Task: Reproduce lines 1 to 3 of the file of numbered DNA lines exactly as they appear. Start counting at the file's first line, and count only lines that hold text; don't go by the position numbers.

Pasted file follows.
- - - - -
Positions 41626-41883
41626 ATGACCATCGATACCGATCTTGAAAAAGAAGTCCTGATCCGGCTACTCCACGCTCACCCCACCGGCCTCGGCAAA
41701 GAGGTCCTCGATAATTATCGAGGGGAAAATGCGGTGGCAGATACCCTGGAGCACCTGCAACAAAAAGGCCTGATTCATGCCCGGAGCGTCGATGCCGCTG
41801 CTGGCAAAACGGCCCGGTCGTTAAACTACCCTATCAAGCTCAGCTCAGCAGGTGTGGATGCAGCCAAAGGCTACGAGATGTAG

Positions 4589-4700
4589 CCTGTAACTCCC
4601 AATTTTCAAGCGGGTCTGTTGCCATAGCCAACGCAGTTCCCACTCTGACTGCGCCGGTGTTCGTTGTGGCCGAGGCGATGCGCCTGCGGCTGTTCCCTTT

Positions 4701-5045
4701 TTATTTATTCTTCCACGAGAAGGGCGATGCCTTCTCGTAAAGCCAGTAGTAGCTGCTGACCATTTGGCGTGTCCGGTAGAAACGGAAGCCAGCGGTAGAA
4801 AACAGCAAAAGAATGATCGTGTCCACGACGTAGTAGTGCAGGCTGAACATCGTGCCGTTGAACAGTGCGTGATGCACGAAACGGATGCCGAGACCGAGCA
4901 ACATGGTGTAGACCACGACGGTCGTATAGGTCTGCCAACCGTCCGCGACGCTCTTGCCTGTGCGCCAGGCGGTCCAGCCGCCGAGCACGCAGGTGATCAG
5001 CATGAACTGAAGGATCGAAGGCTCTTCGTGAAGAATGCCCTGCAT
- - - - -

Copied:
Positions 41626-41883
41626 ATGACCATCGATACCGATCTTGAAAAAGAAGTCCTGATCCGGCTACTCCACGCTCACCCCACCGGCCTCGGCAAA
41701 GAGGTCCTCGATAATTATCGAGGGGAAAATGCGGTGGCAGATACCCTGGAGCACCTGCAACAAAAAGGCCTGATTCATGCCCGGAGCGTCGATGCCGCTG